Long ago on a hot, humid Midwestern summer evening, when people still entertained themselves as television had not yet fully caught on, children in my neighborhood each took a pint-sized glass jar and we set out to see how many bees we could catch under the lids of our jars. We were too young, maybe six, seven, or eight years old, to know what a cruel and destructive activity this was.
It was soon dark and I had a jar full of buzzing bees. I had no idea what to do with my bees. I did not want to get stung and I was beginning to feel upset about how very distressed I had made my captured bees. For want of a better solution I loosened the lid and flung the jar as far away from me as I could. The glass jar bounced over the lawn, the lid popped off, and the bees who survived this ordeal flew away. No one was stung, just saddened.
So as I went along in life, whenever I stopped to literally "smell the roses", I had the habit of petting the bees that were often in them. Bumble bees in particular like to be stroked a couple of times on the fine, soft hairs of their back. Stroke them very gently and they will stand still and buzz in a particular way that seems to indicate pleasure. I have petted many bees and I have never been stung.
Then one day I came upon a bee upended in a flower. Its wings were tattered, its legs lay askew, and it was motionless. I presumed it was dead. I thought how sad it was that the bee was so worn out with its work of collecting pollen and nectar that it had died on the spot. I gave it a tender little poke in passing, and lo and behold the bee leapt to its feet and began rummaging in the flower. It had not been dead, it was napping.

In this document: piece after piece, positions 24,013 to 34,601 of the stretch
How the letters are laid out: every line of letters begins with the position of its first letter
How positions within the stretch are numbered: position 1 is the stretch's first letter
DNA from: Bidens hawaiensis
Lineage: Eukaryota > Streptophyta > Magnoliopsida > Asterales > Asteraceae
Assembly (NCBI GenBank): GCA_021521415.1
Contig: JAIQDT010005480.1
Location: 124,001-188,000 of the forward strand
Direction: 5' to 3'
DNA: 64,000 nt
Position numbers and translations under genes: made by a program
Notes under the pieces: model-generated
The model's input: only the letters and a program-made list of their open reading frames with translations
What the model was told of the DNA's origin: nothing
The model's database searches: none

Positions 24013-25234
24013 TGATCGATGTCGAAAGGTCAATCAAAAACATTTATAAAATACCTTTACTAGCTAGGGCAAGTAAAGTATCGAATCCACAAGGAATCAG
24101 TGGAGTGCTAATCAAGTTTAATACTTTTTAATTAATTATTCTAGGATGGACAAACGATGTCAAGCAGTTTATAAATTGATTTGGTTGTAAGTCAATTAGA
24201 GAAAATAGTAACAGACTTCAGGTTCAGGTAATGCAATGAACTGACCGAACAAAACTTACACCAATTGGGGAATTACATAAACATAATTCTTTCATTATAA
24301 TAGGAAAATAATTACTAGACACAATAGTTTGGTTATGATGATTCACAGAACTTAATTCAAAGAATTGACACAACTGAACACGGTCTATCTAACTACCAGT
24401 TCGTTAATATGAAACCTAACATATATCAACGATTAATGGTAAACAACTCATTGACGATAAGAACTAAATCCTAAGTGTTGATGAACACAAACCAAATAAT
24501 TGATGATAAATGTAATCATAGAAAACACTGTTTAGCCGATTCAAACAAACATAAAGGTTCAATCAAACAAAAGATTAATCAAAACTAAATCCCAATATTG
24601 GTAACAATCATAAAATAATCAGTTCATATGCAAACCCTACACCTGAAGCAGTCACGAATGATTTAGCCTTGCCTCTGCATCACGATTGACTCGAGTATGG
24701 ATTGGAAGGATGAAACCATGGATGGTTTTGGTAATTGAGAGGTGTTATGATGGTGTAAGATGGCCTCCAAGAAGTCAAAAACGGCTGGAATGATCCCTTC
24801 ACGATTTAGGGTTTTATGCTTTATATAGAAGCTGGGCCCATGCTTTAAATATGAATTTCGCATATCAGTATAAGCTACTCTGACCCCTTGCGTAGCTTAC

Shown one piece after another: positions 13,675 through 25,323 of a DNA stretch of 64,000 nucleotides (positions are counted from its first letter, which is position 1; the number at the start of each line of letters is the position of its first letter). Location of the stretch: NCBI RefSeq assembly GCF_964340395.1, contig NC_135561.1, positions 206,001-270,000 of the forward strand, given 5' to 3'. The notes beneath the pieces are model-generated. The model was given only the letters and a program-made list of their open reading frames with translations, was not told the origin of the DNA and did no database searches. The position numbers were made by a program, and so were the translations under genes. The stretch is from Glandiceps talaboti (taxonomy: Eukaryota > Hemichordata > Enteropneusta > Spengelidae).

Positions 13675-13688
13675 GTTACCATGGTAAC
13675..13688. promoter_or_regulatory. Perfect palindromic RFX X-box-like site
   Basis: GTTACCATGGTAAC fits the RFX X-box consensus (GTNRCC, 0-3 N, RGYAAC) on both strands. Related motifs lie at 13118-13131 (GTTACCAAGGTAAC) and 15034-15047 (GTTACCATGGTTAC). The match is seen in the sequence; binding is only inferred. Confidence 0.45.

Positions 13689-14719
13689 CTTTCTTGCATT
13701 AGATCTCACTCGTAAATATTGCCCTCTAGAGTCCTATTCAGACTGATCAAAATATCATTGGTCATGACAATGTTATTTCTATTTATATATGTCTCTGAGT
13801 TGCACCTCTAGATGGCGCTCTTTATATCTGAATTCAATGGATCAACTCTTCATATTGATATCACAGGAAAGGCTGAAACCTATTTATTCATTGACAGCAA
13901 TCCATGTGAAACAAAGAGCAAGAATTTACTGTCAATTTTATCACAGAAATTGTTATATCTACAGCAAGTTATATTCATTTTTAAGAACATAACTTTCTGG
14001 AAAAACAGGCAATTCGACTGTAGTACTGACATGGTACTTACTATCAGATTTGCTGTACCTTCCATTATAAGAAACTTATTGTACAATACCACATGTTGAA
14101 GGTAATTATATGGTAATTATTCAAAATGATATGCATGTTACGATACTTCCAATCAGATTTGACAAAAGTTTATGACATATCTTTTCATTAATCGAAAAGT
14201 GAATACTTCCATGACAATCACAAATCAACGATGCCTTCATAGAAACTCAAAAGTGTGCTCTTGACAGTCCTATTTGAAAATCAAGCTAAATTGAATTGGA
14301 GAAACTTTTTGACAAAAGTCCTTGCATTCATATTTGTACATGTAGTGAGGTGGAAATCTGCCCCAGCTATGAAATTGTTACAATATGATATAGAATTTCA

I have read that bees who return to the hive with insufficient pollen in the pollen sacs on their legs, or not enough nectar in their second stomach, are beaten away from the hive by their fellow bees who are guarding the entrance. I do not know if this is true. But I could understand if some bees who are tired or old take little naps in the flowers where they work.
Caption: Bee Upended In Flower—Not Dead Just Dozing
by Annmarie Throckmorton 2019